City Council Swearing In 2013-2017

Monday, April 20, 2015

The week begins on Monday with a Community Services Committee meeting scheduled from 9:30am until 5:30pm. There are eight reports on the agenda, plus one response to an inquiry from Councillor Esslinger. Here’s what caught my eye:

Comparison of Policing Costs

Comparing the cost of policing across municipalities is difficult because they all have different services, funding sources, and reporting approaches. Still, EPS has attempted to provide some comparison in this report. They surveyed Vancouver, Calgary, Saskatoon, Regina, Winnipeg, Toronto, Ottawa, and Montreal and received responses from Calgary, Regina, Winnipeg, and Toronto. Here’s what they found after trying to account for differences between the agencies:

Comparison Cost Per Capita – Tax Levy Cost Per Capita – Gross Expenditures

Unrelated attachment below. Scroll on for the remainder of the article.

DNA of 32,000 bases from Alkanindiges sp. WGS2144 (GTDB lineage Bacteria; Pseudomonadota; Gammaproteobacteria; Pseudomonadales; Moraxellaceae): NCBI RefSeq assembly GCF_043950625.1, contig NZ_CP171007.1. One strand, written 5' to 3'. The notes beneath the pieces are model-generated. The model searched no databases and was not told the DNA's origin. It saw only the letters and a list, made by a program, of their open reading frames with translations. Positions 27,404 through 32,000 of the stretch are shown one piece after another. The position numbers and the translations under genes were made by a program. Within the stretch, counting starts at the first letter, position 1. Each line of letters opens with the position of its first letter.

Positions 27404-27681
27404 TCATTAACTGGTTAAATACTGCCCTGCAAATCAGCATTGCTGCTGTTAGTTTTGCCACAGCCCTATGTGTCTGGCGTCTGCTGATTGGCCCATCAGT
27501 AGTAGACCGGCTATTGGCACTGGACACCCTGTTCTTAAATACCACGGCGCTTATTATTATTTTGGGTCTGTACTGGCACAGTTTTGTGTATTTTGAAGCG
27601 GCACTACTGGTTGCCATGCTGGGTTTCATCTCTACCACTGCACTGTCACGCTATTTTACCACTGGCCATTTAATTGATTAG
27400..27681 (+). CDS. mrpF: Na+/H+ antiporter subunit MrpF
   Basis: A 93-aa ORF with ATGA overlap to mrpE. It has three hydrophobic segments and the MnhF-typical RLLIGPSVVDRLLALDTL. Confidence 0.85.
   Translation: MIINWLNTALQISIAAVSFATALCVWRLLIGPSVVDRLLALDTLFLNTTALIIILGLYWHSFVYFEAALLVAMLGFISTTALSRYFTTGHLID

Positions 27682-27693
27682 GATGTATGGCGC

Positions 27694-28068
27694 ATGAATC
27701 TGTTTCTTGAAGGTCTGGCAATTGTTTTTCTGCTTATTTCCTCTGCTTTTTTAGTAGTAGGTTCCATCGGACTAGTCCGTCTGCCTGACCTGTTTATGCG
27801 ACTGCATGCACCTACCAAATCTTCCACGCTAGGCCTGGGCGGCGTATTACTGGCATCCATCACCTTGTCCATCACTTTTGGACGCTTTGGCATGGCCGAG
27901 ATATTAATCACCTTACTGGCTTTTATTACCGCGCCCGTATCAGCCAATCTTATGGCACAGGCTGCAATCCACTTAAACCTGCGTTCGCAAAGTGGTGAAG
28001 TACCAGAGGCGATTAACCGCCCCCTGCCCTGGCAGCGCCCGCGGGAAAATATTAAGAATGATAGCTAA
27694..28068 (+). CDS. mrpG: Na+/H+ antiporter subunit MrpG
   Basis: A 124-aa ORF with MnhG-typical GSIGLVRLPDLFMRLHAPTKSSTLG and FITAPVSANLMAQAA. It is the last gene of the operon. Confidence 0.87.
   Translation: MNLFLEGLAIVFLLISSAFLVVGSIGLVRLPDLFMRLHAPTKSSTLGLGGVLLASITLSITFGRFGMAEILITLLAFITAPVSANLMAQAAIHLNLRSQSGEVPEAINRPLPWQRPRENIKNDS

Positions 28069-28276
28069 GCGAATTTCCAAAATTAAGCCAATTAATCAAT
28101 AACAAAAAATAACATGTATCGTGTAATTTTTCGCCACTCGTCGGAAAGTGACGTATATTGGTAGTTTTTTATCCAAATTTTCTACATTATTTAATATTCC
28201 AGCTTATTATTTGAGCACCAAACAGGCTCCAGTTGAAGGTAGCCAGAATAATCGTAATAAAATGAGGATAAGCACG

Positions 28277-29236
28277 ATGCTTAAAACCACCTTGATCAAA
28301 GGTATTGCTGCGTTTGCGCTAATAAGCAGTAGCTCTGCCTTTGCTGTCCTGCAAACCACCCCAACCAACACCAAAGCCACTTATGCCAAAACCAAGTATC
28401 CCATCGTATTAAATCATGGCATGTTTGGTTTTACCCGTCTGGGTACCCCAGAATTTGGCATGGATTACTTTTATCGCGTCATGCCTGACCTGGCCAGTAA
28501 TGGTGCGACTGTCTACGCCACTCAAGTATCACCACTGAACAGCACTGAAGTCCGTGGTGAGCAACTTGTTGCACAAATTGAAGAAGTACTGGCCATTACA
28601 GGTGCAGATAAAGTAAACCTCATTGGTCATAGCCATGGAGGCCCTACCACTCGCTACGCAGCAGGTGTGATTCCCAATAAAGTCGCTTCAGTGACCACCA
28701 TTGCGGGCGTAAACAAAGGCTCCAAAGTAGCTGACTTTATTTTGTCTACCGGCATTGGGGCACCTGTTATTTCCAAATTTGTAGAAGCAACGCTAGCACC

Edmonton vs. Regina (2015) $317 vs. $352 $405 vs. $398
Edmonton vs. Winnipeg (2014) $314 vs. $305 $387 vs. $367
Edmonton vs. Calgary (2015) $317 vs. $291 $396 vs. $365
Edmonton vs. Toronto (2015) $317 vs. $366 $413 vs. $407

Gross Expenditures refers to the annual Operating Budget before applying Revenues. Tax Levy refers to the Operating Budget after the application of Revenues.

They also compared the Cost per Authorized Employee:

eps comparison

Here’s a comparison of Staff per 100,000 Population Ratio:

eps comparison

And here’s a comparison of the percentage of budget spent on support services:

eps comparison

There is no summary or concluding remarks in the report. Just the data.

Winspear Centre Staged Funding Agreement & Parking Solution

The current Winspear Centre was built in 1997 and they’re ready for expansion. Plans call for two main components:

  1. $53 million towards a new 540 seat acoustic hall theatre, six multipurpose rooms, and commercial space
  2. $25 million towards a new 380-stall automated robotic parking system

If funded, the expansion would be complete by 2019. Here’s where they expect the funding to come from: